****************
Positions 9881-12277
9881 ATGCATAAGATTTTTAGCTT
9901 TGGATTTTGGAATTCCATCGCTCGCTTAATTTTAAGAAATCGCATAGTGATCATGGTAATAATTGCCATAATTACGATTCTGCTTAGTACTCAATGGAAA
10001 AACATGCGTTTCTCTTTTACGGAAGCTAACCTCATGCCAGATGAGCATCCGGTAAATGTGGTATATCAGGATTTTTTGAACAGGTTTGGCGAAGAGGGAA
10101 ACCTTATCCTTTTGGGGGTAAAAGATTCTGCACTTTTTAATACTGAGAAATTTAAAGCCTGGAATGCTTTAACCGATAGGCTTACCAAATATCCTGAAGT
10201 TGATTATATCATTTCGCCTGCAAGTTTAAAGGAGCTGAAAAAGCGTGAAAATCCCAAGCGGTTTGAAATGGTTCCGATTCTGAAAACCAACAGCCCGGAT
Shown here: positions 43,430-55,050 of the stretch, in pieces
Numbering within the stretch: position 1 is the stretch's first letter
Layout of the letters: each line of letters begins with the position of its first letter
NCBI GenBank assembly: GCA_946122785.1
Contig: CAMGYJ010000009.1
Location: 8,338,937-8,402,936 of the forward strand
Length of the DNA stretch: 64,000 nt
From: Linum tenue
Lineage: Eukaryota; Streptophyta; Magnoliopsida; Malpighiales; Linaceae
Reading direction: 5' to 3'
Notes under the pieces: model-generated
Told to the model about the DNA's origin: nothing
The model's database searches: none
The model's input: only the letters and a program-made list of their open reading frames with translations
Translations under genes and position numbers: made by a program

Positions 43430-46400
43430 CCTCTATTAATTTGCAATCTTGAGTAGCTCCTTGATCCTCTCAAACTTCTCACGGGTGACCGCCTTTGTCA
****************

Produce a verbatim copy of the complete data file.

Positions 9881-12277
9881 ATGCATAAGATTTTTAGCTT
9901 TGGATTTTGGAATTCCATCGCTCGCTTAATTTTAAGAAATCGCATAGTGATCATGGTAATAATTGCCATAATTACGATTCTGCTTAGTACTCAATGGAAA
10001 AACATGCGTTTCTCTTTTACGGAAGCTAACCTCATGCCAGATGAGCATCCGGTAAATGTGGTATATCAGGATTTTTTGAACAGGTTTGGCGAAGAGGGAA
10101 ACCTTATCCTTTTGGGGGTAAAAGATTCTGCACTTTTTAATACTGAGAAATTTAAAGCCTGGAATGCTTTAACCGATAGGCTTACCAAATATCCTGAAGT
10201 TGATTATATCATTTCGCCTGCAAGTTTAAAGGAGCTGAAAAAGCGTGAAAATCCCAAGCGGTTTGAAATGGTTCCGATTCTGAAAACCAACAGCCCGGAT
Shown here: positions 43,430-55,050 of the stretch, in pieces
Numbering within the stretch: position 1 is the stretch's first letter
Layout of the letters: each line of letters begins with the position of its first letter
NCBI GenBank assembly: GCA_946122785.1
Contig: CAMGYJ010000009.1
Location: 8,338,937-8,402,936 of the forward strand
Length of the DNA stretch: 64,000 nt
From: Linum tenue
Lineage: Eukaryota; Streptophyta; Magnoliopsida; Malpighiales; Linaceae
Reading direction: 5' to 3'
Notes under the pieces: model-generated
Told to the model about the DNA's origin: nothing
The model's database searches: none
The model's input: only the letters and a program-made list of their open reading frames with translations
Translations under genes and position numbers: made by a program

Positions 43430-46400
43430 CCTCTATTAATTTGCAATCTTGAGTAGCTCCTTGATCCTCTCAAACTTCTCACGGGTGACCGCCTTTGTCA